Barriers Erected at Dam
by Associated Press
CASCADE LOCKS -- The sea lions that have been feasting on this year's threatened run of spring chinook salmon have been barred from entering the Bonneville Dam fish ladders.
Workers have bolted bars across the ladders to shield the salmon from the voracious sea animals.
The custom-made aluminum "jail bars" are 36 feet tall and 12 feet wide across the entrances to the fish passage structures. The $100,000 barrier is the latest in an arms race that has deployed rubber bullets, sounds broadcast underwater and fireworks -- all in a futile effort to scare off the sea lions.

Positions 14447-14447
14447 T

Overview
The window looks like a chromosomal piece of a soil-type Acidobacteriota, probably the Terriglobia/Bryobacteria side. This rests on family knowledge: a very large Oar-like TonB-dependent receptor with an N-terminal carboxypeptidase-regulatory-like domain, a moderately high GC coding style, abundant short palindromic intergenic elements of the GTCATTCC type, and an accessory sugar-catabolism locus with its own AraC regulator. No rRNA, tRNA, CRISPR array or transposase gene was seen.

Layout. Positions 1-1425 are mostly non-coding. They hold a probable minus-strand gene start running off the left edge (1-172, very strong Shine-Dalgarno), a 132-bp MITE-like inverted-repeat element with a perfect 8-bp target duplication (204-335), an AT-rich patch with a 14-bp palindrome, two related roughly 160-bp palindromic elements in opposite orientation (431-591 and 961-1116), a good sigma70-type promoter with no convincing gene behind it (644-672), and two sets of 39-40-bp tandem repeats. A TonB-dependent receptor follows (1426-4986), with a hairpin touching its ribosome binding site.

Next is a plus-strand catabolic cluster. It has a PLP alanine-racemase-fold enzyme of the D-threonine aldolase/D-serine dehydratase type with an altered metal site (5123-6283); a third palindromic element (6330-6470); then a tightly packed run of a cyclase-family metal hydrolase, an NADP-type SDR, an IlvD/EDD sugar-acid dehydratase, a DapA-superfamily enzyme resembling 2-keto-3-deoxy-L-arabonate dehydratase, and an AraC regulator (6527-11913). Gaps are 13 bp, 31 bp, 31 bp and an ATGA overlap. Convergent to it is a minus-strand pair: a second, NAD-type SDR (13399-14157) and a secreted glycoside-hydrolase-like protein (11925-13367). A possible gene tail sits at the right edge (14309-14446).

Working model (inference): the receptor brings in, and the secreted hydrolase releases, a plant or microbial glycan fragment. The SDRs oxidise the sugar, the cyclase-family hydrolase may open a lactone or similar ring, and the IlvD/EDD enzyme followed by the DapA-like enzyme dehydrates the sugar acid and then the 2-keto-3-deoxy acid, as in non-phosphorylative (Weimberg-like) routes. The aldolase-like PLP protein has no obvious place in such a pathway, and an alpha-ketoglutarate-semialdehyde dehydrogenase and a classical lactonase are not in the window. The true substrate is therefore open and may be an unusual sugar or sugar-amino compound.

This year has seen some of the lowest returns in years, making the sea lions' presence more than just a nuisance.
This year, officials estimate that sea lions have eaten more than 2,500 salmon at Bonneville, more than 4 percent of the 60,800 fish that have reached the dam.
American Indian tribes with treaty rights to salmon in the Columbia have asked Oregon and Washington to kill the predators. But the Marine Mammal Protection Act of 1972 makes it a federal crime to injure or kill a sea lion.
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